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Keeping It Real: Are Our Lives Worth Saving? If So, Why Do We Not Know or Support Black Archives?
June 2011

In her recent book, Black Gotham: A Family History of African-Americans in 19th-Century New York, Carla Peterson makes an astute and critical observation about the preservation, dissemination, and location of black life and culture. She tells us: “having reached a dead end (in my research), I turned to the archives, those storehouses of memories that have been painstakingly preserved on scraps of paper and in other forms, from paintings and photographs to digital images. Archives are man-made. Not all communities have the power to establish them, since they require material resources - money, buildings, technologies of writing and preservation - as well as cultural resources, including literacy and historical knowledge.  Those who have the means assemble, classify, and deposit what they deem worth preserving and discarding what they consider trivial, irrelevant, or even threatening to their way of life.  They create history, determining what can be forgotten, and what must be remembered and passed on to future generations.  Even after archives have been assembled, they never remain static monuments, but are imbued with a sense of impermanence. Materials get damaged, lost, sold, removed from their original site and forgotten, destroyed through political upheaval or just sheer carelessness.” (Carla Peterson)

These issues are still urgently on the table for black people as we settle into the 21st century, where white supremacists and culture warriors seek to eradicate Ethnic Studies, as well as America’s history of enslavement and other forms of brutality and oppression from textbooks, archives, and courses of study at universities. In essence, they want to steal and erase our history, while they simultaneously recreate themselves. They have the power to achieve their goal in a white-centered technocracy, where digitizing books, newspapers, and photographs and scaling back on libraries are already under way.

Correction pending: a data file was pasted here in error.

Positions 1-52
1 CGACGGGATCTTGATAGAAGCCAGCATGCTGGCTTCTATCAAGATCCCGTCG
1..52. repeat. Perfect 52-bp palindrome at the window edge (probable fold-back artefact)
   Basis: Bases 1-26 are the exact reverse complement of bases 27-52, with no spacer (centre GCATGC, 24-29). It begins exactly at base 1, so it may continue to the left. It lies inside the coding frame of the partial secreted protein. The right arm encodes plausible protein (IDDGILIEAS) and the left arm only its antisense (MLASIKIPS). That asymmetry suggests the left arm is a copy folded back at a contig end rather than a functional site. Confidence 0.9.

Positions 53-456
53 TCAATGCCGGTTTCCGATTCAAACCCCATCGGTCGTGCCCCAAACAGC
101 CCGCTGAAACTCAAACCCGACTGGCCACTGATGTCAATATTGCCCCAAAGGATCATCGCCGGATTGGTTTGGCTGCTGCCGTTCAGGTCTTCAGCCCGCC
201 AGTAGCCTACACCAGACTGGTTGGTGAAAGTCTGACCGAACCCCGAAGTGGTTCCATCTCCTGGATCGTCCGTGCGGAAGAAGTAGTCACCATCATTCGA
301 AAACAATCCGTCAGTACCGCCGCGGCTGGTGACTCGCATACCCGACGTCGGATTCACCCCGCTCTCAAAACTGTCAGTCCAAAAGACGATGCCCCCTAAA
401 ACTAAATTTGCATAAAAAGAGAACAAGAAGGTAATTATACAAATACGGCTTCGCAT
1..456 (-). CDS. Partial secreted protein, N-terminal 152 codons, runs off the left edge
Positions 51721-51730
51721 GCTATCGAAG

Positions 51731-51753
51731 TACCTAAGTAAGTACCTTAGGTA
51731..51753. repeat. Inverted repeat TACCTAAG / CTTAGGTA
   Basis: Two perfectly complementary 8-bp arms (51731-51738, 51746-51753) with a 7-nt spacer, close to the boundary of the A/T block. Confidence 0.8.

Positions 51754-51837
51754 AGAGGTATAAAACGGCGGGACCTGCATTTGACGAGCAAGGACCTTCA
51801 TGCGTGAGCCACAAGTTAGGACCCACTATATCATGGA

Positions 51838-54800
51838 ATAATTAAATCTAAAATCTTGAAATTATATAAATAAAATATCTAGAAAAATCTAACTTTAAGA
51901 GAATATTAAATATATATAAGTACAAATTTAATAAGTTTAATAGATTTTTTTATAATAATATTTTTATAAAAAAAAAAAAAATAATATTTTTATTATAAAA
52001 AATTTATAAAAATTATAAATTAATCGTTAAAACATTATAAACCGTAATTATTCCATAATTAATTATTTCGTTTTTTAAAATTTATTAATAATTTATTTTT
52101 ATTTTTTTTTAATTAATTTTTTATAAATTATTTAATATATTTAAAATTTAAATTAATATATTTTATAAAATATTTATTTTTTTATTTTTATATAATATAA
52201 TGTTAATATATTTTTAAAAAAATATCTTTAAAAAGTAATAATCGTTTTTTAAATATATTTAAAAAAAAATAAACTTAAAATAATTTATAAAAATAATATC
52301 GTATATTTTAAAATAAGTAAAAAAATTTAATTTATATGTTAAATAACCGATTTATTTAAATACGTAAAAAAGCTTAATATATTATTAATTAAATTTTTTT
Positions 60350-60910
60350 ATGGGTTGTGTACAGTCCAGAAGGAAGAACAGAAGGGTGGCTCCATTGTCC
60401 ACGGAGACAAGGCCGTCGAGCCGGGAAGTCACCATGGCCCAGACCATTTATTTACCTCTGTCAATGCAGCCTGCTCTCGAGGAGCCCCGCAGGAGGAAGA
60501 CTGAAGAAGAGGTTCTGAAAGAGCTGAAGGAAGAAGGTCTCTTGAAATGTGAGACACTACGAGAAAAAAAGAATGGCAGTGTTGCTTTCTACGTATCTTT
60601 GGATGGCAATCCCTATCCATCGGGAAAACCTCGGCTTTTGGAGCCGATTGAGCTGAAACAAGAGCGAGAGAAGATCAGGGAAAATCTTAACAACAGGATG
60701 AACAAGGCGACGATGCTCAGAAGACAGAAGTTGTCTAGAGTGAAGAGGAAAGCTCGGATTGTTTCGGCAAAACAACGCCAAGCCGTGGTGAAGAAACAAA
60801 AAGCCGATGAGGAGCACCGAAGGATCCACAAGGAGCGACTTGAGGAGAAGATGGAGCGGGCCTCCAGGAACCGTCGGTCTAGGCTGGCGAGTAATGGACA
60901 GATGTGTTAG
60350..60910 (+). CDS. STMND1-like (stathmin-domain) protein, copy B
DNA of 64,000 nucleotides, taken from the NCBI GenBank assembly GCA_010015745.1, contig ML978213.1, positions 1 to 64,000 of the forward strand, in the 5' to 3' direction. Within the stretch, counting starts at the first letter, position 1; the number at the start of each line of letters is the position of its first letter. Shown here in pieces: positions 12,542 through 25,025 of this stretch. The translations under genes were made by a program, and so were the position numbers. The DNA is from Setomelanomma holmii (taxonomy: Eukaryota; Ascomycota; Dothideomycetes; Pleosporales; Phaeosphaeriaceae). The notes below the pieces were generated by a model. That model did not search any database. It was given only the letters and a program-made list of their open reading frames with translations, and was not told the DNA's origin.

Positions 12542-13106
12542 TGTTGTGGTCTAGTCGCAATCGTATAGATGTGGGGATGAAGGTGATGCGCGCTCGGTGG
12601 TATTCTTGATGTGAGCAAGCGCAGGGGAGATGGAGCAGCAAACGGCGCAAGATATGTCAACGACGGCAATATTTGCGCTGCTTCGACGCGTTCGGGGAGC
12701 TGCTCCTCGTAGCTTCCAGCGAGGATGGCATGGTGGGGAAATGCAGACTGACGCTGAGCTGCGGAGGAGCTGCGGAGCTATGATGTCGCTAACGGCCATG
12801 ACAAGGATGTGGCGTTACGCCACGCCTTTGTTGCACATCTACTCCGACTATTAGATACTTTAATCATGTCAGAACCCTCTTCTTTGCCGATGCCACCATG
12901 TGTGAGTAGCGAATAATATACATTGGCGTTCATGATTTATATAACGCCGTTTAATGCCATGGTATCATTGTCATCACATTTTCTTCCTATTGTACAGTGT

Yet, we do not blink an eye, and we move forward with childish trust without asking the hard questions that lead us to a collective strategy of making sure that our lives and culture are preserved.  The questions on the table are:

(1) Who will decide whose history will be preserved, dismissed, trivialized, and forgotten in a society that is not post-racial, but continues racism and a tradition of using knowledge to buttress white power and aggrandize whiteness, while diminishing black people? 

(2) Is it naïve to turn our papers and cultural artifacts to white institutions on the assumption that these institutions will care for them properly or allow the community access to them, despite their long history of cultural and intellectual imperialism and exclusion? Are these questions not worth a collective conversation? 

(3) Why do we not work together to strengthen black archives, rather than dismissing them as inferior, under-resourced, and poorly managed?  If you believe this, then you should work to strengthen them, rather than strengthening the capacity of white institutions.

I recently visited the Moorland Spingarn Research Center at Howard University to research the lives of Lucy Diggs Slowe, the first black dean of women at Howard University and Mary P. Burrill, a prominent playwright in the 1920s. They were a known and beloved lesbian couple in Washington, D.C., whose circle of friends included Mary McLeod Bethune, Charlotte Hawkins Brown, Marion Cuthbert, A. Phillip Randolph, Kelly Miller, Benjamin Mays, Howard Thurman, and Georgia Douglas Johnson. Without the Moorland Spingarn Collection, important aspects of their lives would have been lost or expunged. We have Dorothy Porter Wesley, my friend, confidant, and one-time Dean of African Letters, who was the prime mover of the Moorland Spingarn Collection, to thank for saving our lives. As did her friend and my friend, Jean Blackwell Hutson, who laid and grew the foundation for (what is known today as) the Schomburg Center for Research in Black Culture.

My last trip to the Moorland Spingarn Collection made me marvel at how Dorothy Porter Wesley and her colleagues built a magnificent and awesome archive with far less resources than we have at our disposal today. They did their work! Are you willing to continue to save and preserve our life and culture, or will you cede this task to people and institutions with shady pasts and predispositions for historical lies and erasure?

 

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